WASHINGTON (Reuters) - The U.S. securities regulator can pursue efforts to obtain certain audit work papers from Deloitte’s China unit, a federal judge said on Monday, giving some latitude for the U.S. government to investigate potential misconduct at Chinese companies listed in the United States.
The U.S. Securities and Exchange Commission can move forward with its attempt to force Deloitte Touche Tohmatsu CPA Ltd to comply with a subpoena related to a fraud investigation into a Chinese technology company Longtop Financial Technologies Ltd, Magistrate Judge Deborah Robinson said.
The SEC has sought documents in connection with its inquiry but Deloitte has resisted citing Chinese secrecy laws.
U.S. stock markets were rocked by a string of accounting scandals at China-based companies in 2010 and 2011, but the SEC has struggled to take any action because it has faced difficulties in obtaining evidence, such as audit work papers, kept in China. Auditors have turned over few such documents, arguing the SEC’s requests conflict with Chinese laws.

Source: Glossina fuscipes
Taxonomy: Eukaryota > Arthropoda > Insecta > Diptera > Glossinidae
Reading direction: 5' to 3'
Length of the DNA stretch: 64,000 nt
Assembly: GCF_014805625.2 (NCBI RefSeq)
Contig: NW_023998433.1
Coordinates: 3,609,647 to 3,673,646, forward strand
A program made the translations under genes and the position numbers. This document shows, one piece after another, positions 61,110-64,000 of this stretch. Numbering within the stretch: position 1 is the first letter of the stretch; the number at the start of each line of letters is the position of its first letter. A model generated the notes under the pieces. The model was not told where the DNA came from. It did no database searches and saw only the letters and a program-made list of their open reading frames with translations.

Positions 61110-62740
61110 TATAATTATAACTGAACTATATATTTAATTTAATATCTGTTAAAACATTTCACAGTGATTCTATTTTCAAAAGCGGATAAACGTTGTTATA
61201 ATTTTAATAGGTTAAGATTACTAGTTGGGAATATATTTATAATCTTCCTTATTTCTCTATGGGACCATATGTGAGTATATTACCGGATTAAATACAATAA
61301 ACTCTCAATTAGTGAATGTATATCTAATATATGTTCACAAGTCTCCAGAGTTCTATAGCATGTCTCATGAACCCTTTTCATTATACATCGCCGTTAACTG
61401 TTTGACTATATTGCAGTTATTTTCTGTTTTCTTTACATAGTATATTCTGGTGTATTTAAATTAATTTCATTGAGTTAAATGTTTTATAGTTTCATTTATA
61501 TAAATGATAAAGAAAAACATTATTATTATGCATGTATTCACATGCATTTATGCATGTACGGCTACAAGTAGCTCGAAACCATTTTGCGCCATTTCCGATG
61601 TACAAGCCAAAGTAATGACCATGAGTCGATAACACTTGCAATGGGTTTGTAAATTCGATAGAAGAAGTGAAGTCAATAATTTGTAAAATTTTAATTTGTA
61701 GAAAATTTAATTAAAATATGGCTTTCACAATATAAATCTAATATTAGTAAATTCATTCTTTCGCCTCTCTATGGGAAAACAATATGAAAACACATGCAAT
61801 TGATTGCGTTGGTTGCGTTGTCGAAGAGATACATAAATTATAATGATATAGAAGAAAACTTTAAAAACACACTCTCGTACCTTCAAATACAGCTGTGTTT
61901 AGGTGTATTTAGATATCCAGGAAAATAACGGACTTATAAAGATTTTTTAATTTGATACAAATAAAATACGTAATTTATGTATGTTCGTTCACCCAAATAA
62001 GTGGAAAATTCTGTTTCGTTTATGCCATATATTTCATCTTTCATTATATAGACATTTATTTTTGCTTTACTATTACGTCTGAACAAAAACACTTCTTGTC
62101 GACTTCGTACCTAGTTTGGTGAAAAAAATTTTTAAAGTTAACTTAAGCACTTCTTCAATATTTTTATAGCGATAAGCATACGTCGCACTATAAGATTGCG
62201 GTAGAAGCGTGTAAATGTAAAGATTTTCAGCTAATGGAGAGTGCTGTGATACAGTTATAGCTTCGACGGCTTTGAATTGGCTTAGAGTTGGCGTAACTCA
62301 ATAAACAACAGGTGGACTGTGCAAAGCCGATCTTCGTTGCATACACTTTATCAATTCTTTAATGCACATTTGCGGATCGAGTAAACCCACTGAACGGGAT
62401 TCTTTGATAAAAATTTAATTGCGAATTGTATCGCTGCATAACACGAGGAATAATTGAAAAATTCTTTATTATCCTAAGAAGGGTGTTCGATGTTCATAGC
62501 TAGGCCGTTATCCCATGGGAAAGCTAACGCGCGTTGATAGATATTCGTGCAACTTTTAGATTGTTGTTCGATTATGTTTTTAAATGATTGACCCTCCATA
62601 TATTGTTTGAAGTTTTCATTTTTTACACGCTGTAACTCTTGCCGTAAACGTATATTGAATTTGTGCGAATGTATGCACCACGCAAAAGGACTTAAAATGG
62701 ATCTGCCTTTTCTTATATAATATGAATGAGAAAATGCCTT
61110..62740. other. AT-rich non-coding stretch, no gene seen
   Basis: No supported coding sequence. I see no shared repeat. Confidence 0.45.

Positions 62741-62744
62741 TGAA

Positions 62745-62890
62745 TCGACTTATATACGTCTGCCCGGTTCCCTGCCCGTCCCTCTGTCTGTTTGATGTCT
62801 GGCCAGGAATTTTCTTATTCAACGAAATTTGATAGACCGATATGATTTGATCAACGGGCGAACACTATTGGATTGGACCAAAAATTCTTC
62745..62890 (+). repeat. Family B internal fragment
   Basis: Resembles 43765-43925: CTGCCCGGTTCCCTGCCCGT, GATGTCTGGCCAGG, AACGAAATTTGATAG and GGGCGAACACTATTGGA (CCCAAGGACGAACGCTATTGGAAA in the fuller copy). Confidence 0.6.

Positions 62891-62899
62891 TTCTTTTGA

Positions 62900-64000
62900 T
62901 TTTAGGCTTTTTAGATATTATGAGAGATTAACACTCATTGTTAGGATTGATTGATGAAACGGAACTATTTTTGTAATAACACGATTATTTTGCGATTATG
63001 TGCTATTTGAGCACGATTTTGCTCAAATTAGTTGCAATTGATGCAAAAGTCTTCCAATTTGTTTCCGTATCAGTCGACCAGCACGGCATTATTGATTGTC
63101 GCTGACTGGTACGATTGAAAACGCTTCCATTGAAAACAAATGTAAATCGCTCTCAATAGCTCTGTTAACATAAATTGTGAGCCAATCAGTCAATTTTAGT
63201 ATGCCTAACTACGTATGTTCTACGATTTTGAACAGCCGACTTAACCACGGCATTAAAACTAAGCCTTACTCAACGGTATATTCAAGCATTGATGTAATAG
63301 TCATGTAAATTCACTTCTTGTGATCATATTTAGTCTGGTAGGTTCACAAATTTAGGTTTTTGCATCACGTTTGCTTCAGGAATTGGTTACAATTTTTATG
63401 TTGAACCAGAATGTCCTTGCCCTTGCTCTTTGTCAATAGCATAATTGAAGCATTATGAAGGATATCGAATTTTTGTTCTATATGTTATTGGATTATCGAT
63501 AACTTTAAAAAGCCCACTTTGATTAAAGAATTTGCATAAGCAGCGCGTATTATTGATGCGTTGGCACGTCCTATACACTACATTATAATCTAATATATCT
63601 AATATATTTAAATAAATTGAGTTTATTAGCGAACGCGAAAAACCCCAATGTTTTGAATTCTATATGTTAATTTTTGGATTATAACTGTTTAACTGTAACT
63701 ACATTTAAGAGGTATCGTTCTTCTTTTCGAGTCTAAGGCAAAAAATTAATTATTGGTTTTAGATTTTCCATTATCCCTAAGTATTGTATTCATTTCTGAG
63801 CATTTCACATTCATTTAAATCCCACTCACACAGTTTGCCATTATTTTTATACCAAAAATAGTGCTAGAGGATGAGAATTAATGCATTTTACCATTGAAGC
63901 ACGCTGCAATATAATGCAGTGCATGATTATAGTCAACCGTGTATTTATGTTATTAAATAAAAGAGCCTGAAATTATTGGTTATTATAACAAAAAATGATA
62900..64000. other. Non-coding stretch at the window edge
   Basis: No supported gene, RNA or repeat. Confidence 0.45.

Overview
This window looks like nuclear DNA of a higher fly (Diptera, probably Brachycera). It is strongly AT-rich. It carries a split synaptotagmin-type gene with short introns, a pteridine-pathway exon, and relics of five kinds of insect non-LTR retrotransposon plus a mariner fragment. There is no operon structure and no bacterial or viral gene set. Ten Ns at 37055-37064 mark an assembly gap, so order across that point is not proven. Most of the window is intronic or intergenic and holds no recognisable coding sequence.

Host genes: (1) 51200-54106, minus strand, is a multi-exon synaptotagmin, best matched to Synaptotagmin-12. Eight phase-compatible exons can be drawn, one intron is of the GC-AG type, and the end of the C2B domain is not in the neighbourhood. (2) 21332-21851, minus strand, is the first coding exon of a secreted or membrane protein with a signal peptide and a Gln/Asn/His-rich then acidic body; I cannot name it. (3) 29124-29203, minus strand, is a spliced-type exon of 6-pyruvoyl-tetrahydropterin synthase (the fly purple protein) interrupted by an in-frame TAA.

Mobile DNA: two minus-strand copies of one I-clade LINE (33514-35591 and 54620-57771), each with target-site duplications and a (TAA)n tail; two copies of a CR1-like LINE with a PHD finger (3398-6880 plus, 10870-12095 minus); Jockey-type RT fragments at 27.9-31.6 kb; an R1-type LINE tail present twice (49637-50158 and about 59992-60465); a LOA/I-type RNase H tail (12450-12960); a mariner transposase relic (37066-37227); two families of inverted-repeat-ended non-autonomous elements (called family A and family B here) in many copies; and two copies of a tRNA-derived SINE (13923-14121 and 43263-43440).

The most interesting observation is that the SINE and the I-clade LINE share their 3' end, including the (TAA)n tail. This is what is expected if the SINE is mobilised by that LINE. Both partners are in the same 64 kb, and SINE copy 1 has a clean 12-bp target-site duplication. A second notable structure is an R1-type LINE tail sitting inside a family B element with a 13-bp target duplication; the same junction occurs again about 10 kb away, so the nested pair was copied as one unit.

The regulator tried to reach a diplomatic solution to the wider problem of obtaining audit documents in China through negotiations with the China Securities Regulatory Commission (CSRC) and put its Deloitte action on hold.
Those talks failed, leading the SEC in December to ask to reopen the case and separately charge in administrative court the Chinese arms of Deloitte and four other top audit firms with securities violations over their refusal to turn over work papers.
Deloitte argued in January its individual case should be postponed pending the outcome of new action taken by the SEC.
In the Monday order, Robinson said the two proceedings were sufficiently different to proceed separately.
“Although not dispositive, the facts underlying the two proceedings differ,” she said.
A hearing on the merits of subpoena application is scheduled for March 13.
Reporting by Aruna Viswanatha; Editing by Lisa Shumaker